Boch Honda and International Association of Machinists & Aerospace Workers, District Lodge 15, Local Lodge 447 Case No. 1-CA-83551 (2014)

The International Association of Machinists & Aerospace Workers (Union) alleged that Boch Honda maintained certain overly restrictive rules in its Employee Handbook in violation of the National Labor Relations Act (NLRA). These rules related to the company’s extensive social media policy. Pursuant to the NLRA, employers cannot prevent employees from discussing their conditions of employment with their fellow employees, radio and television stations, newspapers, or unions. Boch Honda’s social media policy contained the following provisions:

1. The Company requires its employees to confine any and all social media commentaries to topics that do not disclose any personal or financial information of employees, customers or other persons, and do not disclose any confidential or proprietary information of the Company.

2. If an employee posts comments about the Company or related to the Company’s business or a policy issue, the employee must identify him/herself. . .

3. If an employee’s online blog, posting or other social media activities are inconsistent with, or would negatively impact the Company’s reputation or brand, the employee should not refer to the Company, or identify his/her connection to the Company. . .

4. While the Company respects employees’ privacy, conduct that has, or has the potential to have a negative effect on the Company might be subject to disciplinary action up to, and including, termination, even if the conduct occurs off the property or off the clock.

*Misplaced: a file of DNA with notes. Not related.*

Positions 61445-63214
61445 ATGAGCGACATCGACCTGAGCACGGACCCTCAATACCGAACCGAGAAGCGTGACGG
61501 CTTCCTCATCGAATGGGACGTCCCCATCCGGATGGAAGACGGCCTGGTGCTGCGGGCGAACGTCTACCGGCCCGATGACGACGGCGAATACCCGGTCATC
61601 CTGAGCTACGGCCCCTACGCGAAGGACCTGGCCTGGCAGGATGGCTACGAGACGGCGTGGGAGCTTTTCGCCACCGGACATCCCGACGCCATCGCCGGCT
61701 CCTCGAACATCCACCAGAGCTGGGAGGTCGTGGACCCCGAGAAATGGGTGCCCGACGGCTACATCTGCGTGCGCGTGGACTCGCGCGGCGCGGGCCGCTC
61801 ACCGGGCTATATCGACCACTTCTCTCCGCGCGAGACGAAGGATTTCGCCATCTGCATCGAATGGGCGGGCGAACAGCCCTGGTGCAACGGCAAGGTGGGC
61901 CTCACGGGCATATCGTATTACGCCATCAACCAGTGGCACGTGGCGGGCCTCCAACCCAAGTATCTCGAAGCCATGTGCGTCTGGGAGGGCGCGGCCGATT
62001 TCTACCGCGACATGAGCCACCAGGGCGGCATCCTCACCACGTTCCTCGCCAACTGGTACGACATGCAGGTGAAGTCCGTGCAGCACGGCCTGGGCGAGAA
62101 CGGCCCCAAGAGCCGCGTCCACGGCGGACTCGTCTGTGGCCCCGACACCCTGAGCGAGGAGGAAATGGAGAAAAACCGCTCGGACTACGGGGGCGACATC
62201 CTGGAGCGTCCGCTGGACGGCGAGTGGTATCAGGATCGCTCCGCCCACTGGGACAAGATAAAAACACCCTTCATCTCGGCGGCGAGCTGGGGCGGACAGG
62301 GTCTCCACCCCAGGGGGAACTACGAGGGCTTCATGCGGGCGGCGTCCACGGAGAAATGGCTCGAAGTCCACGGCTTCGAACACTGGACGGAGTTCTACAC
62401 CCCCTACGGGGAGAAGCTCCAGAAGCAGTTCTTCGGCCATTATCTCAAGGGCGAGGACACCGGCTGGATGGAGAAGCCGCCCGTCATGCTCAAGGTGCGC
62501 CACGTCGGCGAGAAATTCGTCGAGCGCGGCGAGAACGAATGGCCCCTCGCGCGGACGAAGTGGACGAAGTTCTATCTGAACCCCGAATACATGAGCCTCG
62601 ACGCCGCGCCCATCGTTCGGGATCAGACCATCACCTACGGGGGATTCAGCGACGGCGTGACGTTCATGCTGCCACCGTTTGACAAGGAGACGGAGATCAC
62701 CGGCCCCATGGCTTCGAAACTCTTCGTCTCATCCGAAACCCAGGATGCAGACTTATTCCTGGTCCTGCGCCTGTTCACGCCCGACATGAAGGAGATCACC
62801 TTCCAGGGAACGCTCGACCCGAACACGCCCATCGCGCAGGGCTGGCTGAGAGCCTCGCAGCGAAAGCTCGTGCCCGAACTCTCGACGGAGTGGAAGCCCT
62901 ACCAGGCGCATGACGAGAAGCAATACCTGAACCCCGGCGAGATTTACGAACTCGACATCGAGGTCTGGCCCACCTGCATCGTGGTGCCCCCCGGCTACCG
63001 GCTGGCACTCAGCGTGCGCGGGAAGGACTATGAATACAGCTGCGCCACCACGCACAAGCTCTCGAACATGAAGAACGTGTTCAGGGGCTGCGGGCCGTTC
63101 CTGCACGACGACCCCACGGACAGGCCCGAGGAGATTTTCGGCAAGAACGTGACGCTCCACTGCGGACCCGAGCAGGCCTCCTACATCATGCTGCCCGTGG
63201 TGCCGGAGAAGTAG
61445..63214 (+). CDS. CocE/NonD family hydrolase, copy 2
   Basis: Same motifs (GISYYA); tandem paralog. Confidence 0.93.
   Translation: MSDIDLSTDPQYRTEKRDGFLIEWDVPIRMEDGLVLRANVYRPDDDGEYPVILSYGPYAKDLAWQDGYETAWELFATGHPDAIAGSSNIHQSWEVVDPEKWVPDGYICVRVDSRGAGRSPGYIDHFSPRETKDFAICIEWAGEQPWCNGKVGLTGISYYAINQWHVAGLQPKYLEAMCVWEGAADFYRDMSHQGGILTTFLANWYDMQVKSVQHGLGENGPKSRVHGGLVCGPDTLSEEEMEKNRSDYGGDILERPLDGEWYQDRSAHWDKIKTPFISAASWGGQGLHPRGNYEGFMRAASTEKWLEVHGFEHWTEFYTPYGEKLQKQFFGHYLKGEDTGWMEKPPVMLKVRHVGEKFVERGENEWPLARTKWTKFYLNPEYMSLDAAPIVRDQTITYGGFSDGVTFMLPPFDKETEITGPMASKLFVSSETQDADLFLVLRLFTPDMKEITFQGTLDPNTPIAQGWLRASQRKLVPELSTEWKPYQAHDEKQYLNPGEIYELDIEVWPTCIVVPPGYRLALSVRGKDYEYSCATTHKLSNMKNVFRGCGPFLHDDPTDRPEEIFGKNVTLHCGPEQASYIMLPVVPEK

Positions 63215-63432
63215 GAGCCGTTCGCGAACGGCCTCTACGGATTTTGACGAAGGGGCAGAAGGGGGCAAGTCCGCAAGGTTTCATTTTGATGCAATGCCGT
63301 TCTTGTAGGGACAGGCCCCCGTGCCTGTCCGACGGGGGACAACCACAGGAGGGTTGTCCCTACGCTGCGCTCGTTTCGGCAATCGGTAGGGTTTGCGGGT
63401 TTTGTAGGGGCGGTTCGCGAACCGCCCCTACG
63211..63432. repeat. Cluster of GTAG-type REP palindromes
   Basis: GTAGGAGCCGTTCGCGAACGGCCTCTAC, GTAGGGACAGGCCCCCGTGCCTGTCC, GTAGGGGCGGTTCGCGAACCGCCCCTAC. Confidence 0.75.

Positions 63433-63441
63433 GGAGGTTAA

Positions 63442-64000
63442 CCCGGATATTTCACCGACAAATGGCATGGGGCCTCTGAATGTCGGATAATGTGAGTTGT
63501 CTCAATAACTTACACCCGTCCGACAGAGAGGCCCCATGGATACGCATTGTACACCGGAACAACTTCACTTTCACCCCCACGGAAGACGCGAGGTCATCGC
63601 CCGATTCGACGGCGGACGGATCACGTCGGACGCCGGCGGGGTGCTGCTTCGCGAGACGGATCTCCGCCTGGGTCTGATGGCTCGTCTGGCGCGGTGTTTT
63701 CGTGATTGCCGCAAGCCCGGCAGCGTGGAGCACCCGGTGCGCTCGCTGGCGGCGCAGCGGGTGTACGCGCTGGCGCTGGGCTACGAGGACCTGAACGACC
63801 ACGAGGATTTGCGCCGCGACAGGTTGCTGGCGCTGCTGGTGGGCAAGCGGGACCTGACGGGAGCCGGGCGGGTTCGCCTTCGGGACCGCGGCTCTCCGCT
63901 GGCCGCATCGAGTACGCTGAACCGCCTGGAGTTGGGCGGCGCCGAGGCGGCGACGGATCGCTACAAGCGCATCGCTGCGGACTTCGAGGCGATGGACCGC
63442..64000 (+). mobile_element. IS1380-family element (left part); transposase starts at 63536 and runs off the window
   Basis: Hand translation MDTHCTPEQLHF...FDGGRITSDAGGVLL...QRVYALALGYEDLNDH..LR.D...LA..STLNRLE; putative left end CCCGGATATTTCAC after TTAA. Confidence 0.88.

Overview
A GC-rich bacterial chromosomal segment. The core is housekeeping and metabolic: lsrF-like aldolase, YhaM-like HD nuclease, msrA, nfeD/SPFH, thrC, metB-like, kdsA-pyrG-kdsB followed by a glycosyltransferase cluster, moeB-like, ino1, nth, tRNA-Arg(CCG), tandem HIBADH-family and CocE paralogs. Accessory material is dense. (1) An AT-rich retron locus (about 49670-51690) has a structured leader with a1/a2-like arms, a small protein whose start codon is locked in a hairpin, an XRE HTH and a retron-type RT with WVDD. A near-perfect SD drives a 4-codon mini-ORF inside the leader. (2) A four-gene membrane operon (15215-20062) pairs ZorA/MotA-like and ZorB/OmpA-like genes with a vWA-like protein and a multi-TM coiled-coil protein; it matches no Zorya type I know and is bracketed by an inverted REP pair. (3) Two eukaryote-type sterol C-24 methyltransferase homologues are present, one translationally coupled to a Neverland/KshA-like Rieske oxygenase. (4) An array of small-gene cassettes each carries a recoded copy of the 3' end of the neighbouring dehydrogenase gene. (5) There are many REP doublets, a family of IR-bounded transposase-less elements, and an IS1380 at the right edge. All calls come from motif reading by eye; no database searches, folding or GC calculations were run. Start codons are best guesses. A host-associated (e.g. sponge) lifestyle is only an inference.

5. Employees may not post videos or photos which are recorded in the workplace, without the Company’s permission.

6. If an employee is ever asked to make a comment to the media, the employee should contact the Vice President of Operations before making a statement.

7. The Company may request that an employee temporarily confine its social media activities to topics unrelated to the Company or a particular issue if it believes this is necessary or advisable to ensure compliance with applicable laws or regulations or the policies in the Employee Handbook. The Company may also request that employees provide it access to any commentary they posted on social media sites.

8. Employees choosing to write or post should write and post respectfully regarding current, former or potential customers, business partners, employees, competitors, managers and the Company. Employees will be held responsible for and can be disciplined for what they post and write on any social media. However, nothing in this Policy is intended to interfere with employees’ rights under the National Labor Relations Act.

9. Managers and supervisors should think carefully before “friending,” “linking” or the like on any social media with any employees who report to them.

The ALJ stated “It requires little discussion to find that a number of these provisions clearly violate the NLRA as employees would reasonably construe these provisions as preventing them from discussing their conditions of employment with their fellow employees, radio and television stations, newspapers or unions, or limiting the subjects that they could discuss.”

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